CCL:G: Thermodynamic Data & Solvation - Calculation Questions:



 Sent to CCL by: Eric Hermes [erichermes!^!gmail.com]
 Dr. Mielczarek,
 As always, the free energy of a species is defined with respect to some
  choice of reference state, such that for a reaction of the form:
 (1) A + B -> C
 with a standard state free energy of reaction ΔG°, one can write the
 equilibrium constant as:
 (2) Keq = exp[-ΔG°/(kB T)] = a_C / (a_A a_C)
 Where a is the *activity* of a species. In the case of an ideal gas,
 the activity is simply the density divided by the *standard state*
 density:
 (3) a = ρ/ρ°
 The numerical value of Keq then depends on choice of reference state,
 but the equilibrium densities do not. Eq. 2 satisfies this requirement.
 One can show that the free energy of a species at an *arbitrary*
 reference state is given by:
 (4) G = G° + kB T ln[ρ/ρ°]
 This is *general*, but you can show that for an ideal gas the
 expression derives from the translational entropy.
 Now, when we are discussing free energy of solvation, the reaction
 becomes:
 (5) A_g -> A_soln
 Which of course brings with it changes to both the enthalpy and the
 entropy. These issues are *orthogonal* to the reference state issue,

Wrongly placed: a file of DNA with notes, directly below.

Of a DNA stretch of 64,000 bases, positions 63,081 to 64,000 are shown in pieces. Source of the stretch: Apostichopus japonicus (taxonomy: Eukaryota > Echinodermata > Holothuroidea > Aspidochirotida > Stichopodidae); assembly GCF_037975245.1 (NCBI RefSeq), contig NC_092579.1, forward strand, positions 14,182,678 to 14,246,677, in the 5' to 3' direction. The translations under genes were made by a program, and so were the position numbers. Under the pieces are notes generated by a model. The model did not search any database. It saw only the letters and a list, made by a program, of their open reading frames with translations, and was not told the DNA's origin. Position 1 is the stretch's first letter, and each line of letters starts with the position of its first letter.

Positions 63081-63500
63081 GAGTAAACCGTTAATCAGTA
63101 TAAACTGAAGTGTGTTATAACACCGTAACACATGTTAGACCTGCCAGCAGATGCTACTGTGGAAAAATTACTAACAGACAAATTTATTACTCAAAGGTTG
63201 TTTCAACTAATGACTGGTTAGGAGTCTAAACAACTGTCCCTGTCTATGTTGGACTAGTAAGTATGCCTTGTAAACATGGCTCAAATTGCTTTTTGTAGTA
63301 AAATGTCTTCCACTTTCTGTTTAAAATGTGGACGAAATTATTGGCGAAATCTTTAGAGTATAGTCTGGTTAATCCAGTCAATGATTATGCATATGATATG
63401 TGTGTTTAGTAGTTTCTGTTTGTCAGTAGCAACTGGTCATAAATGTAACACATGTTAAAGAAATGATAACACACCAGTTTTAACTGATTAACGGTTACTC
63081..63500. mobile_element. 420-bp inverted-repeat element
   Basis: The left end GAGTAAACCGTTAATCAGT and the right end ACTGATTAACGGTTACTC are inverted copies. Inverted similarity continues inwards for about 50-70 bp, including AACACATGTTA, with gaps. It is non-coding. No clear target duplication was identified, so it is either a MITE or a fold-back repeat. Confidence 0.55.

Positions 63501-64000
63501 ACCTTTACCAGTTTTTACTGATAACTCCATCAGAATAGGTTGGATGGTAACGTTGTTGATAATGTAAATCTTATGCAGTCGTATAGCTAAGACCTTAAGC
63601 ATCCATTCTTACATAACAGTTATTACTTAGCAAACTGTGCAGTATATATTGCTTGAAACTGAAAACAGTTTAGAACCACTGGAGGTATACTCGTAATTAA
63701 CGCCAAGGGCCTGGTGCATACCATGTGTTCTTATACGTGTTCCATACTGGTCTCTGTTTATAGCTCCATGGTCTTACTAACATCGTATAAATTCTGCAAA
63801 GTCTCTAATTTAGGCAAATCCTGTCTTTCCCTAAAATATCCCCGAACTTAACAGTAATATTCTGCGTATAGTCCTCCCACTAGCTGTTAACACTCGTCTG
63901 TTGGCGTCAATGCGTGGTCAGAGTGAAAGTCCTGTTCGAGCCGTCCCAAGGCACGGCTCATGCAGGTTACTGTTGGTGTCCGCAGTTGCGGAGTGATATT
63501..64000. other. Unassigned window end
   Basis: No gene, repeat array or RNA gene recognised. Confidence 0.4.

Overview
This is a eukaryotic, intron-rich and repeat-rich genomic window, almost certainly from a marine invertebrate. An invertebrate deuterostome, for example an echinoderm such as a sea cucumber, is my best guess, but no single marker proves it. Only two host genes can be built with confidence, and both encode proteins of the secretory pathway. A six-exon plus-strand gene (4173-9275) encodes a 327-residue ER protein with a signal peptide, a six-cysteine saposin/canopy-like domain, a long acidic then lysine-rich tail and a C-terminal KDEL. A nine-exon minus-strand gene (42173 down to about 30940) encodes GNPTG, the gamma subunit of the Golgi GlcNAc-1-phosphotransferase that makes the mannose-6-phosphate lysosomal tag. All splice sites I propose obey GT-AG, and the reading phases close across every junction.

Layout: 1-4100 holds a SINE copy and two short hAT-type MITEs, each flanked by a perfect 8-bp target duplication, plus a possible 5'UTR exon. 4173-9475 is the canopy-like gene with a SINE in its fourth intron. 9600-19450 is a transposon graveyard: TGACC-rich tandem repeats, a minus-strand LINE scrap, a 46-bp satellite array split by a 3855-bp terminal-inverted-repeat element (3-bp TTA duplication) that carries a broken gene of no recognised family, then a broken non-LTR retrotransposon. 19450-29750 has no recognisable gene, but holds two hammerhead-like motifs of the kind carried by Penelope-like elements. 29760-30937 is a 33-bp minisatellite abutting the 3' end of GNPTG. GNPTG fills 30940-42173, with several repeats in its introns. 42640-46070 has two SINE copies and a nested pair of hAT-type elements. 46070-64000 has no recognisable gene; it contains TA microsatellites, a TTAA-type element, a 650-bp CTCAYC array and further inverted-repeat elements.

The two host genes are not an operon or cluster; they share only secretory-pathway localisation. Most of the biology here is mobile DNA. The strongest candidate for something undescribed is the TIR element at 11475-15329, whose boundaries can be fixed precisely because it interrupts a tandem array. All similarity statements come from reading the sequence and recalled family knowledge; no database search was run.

though. The standard state for species in the gas phase is usually
 taken to be 1 bar (occasionally 1 atm is chosen instead), but the
 standard state for species in *solution* is typically chosen to be 1 M,
 which is very different! With these choices of reference state, the
 free energy of solvation ΔG°solv can be used to calculate the
 equilibrium constant like this (using P for pressure to visually
 distinguish from the density ρ):
 (6) Keq = exp[-ΔG°solv/(kB T)] = (ρ_A/(1 M)) / (P_A / (1 bar))
 As before, the numerical value of Keq depends on the choice of
 reference state, but the equilibrium density and pressure do not.
 So, if your goal is to determine the equilibrium properties of a
 solvation process, then you do not need to be concerned about the
 choice of reference state -- you need to be *aware* of it in order to
 calculate the properties directly, but whichever choice you make you
 will get the same answer. On the other hand, if you wish to compare
 your free energies of solvation to experimental values, you should most
 definitely ensure that the value you are calculating uses a reference
 state of 1 M for solution-phase species and 1 bar for gas-phase
 species.
 In the case of SMD, by default it will use the *same* reference state
 for the gas-phase and solution-phase species. The actual value of the
 reference state is irrelevant, as ΔGsolv has the same value for any
 choice of reference state so long as the reactants and products have
 the *same* reference state (if you are not convinced, stare at eqs 2,
 3, and 4 in the context of eq 5 until you believe me :) ).
 This means you can arbitrarily say what reference state ΔGsolv is at,
 say 1 bar, for both reactants and products. Then, if you want to
 calculate ΔG°solv (the *experimental* standard state value), you just
 need to use eq 4:
 (7) ΔGsolv = Gsoln - G°gas (we choice a reference state of 1 bar)
 (8) Gsoln = G°soln + kB T ln[(1 bar / (kB T))/1 M] (ideal gas law)
 (9) ΔG°solv = G°soln - G°gas = ΔGsolv - kB T ln[(1
 bar / (kB T))/1 M]
 Note that you would have gotten the *exact same result* if you had
 arbitrarily chosen a reference state of 1 M instead for ΔGsolv (if you